Asian American and Pacific Islander Communities Count: 2020 Census and AAPI Older Adults
The phrase “Asian American and Pacific Islander” is an umbrella term encompassing millions of people in the United States, including nearly 50 different ethnic subgroups speaking more than 100 languages. The incredible diversity of the Asian American and Pacific Islanders (AAPI) communities – when coupled with geographic isolation, uncertainty or apathy around the census, and fear of government entities – means that AAPIs are at a high risk of not being counted in the 2020 Census.
The National Asian Pacific Center on Aging (NAPCA) is partnering with the Diverse Elders Coalition and the U.S. Census Bureau to help AAPI older adults better understand the purpose of the 2020 Census, to dispel myths around the census, and to encourage AAPI older adults and their families to get counted this spring. The Census Bureau is also working with technology companies like Google, Facebook, and Twitter to combat misinformation about the 2020 census.
Counting Us In
Since 2010, Asians have been the fastest-growing population in the United States, with a majority of that increase due to immigration. While California and Hawaii have the largest AAPI population and largest AAPI population share in the nation, respectively, many midwestern states are also experiencing an increase in the number of Asian Americans and Pacific Islanders who call these areas home, largely because of refugee resettlement.
The U.S. government will use 2020 Census data to better understand this population growth and ensure that funds for services – like community centers, meal services, and Federal benefits programs – are allocated to these regions accordingly. According to the “Counting For Dollars 2020” project at the George Washington Institute of Public Policy, more than $800 billion in Federal assistance is at stake for programs like Medicaid, the Supplemental Nutrition Assistance Program (also known as food stamps), and Temporary Assistance for Needy Families.
Barriers to AAPI Participation
Unlike in previous decennial censuses, respondents in 2020 will for the first time have the option to complete the census online, in addition to the traditional response methods of mail and phone. Although the internet version will be available in five Asian languages, the Census Bureau plans to only offer the paper version in English and Spanish. Those five Asian languages will also have dedicated phone assistance, while many others will have print guides, videos, and websites to assist with census completion.
With many older Americans indicating on the Census Barriers, Attitudes, and Motivators Survey (CBAMS) that they would prefer to complete the census on paper, this could potentially be a huge hurdle to AAPI older adult participation in the 2020 Census. Roughly 35% of Asian Americans and Pacific Islanders have high rates of limited English proficiency, and about one in five AAPI households is linguistically isolated, meaning no adults in the household speak English exclusively or “very well.”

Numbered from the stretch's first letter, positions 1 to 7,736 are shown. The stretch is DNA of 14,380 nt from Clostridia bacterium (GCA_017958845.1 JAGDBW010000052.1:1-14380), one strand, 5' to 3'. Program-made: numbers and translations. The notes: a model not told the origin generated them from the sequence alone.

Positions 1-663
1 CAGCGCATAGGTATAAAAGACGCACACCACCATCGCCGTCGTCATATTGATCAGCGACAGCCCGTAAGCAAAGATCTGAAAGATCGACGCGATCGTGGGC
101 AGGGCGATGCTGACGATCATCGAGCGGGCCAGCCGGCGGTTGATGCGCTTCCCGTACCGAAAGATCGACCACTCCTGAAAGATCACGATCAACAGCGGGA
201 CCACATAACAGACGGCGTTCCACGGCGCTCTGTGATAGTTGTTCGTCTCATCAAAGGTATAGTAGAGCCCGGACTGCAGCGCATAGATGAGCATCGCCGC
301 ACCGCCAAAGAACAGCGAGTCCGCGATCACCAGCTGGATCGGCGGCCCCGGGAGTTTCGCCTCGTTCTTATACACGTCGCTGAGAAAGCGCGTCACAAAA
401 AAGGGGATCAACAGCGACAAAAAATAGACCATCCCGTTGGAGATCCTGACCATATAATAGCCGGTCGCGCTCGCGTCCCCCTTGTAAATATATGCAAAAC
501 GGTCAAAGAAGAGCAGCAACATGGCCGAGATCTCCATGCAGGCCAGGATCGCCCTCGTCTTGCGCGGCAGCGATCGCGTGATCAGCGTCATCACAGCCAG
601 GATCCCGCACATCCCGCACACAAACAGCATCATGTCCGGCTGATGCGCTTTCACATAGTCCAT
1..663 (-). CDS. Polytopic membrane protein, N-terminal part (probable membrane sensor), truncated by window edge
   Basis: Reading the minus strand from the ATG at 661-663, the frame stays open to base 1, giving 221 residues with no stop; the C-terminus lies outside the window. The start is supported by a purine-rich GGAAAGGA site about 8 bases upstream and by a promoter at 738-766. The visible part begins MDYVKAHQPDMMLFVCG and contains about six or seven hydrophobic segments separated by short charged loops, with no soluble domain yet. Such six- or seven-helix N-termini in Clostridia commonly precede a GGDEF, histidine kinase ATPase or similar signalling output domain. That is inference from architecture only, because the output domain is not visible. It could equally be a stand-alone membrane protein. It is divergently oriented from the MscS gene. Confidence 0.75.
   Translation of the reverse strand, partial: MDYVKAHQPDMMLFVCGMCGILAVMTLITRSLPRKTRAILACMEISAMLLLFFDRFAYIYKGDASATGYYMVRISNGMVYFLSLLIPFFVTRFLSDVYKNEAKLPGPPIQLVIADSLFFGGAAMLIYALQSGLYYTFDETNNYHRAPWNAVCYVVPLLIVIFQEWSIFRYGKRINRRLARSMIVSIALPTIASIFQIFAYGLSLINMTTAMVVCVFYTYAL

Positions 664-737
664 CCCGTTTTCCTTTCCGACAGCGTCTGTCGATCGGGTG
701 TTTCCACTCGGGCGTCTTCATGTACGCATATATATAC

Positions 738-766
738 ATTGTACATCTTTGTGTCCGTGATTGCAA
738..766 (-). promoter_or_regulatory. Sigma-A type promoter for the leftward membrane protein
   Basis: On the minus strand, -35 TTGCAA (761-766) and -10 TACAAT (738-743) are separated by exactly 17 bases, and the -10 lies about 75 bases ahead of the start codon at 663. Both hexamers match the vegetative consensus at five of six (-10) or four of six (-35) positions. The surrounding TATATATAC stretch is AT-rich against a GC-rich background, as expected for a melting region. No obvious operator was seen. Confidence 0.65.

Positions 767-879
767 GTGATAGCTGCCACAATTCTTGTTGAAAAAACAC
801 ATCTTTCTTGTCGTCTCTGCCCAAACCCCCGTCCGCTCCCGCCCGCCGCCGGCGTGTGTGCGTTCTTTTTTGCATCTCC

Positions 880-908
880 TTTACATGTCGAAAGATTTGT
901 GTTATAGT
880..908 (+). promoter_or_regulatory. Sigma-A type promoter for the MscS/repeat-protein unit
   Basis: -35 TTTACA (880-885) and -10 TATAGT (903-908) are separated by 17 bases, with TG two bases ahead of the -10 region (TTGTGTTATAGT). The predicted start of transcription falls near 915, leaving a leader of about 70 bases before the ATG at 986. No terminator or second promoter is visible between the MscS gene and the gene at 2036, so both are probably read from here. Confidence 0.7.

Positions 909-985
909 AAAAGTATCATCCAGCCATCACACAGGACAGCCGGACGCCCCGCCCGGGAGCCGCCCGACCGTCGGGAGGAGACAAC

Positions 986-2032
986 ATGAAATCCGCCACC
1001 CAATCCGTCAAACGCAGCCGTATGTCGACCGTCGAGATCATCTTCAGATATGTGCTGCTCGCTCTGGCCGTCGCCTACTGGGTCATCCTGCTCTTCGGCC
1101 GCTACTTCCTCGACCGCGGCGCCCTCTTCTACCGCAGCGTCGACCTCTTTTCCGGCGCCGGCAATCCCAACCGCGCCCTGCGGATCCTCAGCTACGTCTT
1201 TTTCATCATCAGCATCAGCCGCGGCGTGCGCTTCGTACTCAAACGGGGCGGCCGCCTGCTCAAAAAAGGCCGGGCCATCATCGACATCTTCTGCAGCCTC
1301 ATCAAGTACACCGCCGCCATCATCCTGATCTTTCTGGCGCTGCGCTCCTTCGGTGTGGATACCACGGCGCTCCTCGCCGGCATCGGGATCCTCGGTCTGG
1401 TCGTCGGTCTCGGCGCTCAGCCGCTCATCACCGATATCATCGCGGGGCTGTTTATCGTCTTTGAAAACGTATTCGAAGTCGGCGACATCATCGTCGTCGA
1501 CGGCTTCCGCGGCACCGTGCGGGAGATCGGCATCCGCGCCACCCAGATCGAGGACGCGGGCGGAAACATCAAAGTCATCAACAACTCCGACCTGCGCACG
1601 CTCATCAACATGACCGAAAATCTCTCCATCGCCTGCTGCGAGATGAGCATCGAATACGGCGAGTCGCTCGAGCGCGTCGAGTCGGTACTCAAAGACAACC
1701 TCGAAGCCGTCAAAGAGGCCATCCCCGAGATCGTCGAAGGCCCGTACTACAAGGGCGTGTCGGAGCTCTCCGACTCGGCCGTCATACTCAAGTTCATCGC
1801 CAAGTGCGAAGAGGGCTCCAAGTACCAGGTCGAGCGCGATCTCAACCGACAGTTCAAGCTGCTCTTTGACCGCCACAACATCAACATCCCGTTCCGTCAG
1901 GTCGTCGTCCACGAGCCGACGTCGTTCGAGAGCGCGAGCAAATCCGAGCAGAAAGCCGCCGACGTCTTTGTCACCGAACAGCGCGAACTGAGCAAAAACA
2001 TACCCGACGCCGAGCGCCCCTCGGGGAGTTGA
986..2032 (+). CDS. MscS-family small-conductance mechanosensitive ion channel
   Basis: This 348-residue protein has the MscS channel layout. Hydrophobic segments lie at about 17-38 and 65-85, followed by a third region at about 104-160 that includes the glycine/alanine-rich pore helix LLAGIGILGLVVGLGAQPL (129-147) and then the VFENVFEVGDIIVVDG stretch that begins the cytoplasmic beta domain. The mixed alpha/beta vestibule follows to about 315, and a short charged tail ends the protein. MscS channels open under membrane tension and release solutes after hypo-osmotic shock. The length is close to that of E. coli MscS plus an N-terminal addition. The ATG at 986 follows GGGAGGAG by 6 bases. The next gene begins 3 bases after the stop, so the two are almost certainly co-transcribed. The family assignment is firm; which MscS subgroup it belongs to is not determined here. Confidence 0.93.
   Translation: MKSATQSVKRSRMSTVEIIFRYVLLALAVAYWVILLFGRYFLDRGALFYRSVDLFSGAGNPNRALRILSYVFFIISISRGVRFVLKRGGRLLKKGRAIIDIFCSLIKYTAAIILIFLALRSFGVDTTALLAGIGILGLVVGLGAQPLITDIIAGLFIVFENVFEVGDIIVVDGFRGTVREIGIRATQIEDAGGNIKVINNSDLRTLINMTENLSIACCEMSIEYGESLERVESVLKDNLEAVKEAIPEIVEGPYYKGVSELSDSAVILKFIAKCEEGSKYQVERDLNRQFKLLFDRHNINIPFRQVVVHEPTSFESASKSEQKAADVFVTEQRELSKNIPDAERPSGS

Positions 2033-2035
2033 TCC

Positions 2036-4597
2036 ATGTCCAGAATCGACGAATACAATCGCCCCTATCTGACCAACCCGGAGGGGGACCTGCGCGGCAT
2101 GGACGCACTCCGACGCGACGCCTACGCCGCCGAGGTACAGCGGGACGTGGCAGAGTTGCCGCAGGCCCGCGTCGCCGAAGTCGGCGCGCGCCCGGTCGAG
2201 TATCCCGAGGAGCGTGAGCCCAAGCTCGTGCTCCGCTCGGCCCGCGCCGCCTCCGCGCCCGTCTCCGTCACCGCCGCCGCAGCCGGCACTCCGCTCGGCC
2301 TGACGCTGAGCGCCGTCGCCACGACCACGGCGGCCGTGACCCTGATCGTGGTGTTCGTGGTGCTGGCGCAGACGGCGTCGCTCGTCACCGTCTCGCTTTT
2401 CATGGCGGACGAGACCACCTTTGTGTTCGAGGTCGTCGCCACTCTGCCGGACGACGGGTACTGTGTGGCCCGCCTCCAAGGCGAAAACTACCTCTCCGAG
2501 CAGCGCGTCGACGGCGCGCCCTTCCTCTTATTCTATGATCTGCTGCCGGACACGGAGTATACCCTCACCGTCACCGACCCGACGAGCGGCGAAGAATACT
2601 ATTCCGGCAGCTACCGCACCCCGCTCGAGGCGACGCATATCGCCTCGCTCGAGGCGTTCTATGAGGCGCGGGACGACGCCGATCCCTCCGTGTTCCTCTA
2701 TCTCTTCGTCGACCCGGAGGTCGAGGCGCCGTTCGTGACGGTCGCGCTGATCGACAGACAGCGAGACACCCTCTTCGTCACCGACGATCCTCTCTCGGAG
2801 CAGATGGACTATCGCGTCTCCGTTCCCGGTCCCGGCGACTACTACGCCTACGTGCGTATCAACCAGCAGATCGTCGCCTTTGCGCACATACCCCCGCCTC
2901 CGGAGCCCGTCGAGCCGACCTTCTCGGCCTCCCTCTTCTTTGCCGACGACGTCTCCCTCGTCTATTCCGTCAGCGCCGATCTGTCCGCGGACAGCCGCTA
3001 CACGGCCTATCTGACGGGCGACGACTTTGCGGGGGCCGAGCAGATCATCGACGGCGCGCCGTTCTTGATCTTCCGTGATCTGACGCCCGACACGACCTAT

The CBAMS survey also found that AAPI communities were the least likely group to understand the purpose of the census and were the least likely to agree that they would complete the Census when they received the invitations .
While there will NOT be a citizenship question on the 2020 Census, AAPI participation in the 2020 Census could be hindered by the lingering fear associated with the court cases of 2019. Community leaders testified to Congress last month that both Latino and AAPI communities were still afraid to complete the census for fears around sharing their personal data.
The Role of Family and Caregivers
One way that AAPI older adults can be educated about and encouraged to complete the census is through conversations with family members and trusted caregivers. New commercials from the U.S. Census Bureau that aired in the Los Angeles, CA market targeted AAPI communities by showing younger family members in Chinese, Korean, Vietnamese, Japanese, and Filipino families talking with older adults about the 2020 Census.
The U.S. Census Bureau also has a host of resources available on its website for AAPI older adults, families, and caregivers. Organizations serving AAPI communities across the country are translating resources and hosting monthly webinars to fill in the gaps where official materials are not yet available. Our fellow Diverse Elders Coalition member organization, SEARAC, recently launched an informational Census 2020 website targeting Southeast Asian Americans with fact sheets and other in-language resources.
We at NAPCA look forward to continued collaboration with the Diverse Elders Coalition and its members, the U.S. Census Bureau, and other partners nationwide to ensure that AAPI older adults, their families, and their caregivers are counted in the 2020 Census.
The opinions expressed in this article are those of the author and do not necessarily reflect those of the Diverse Elders Coalition.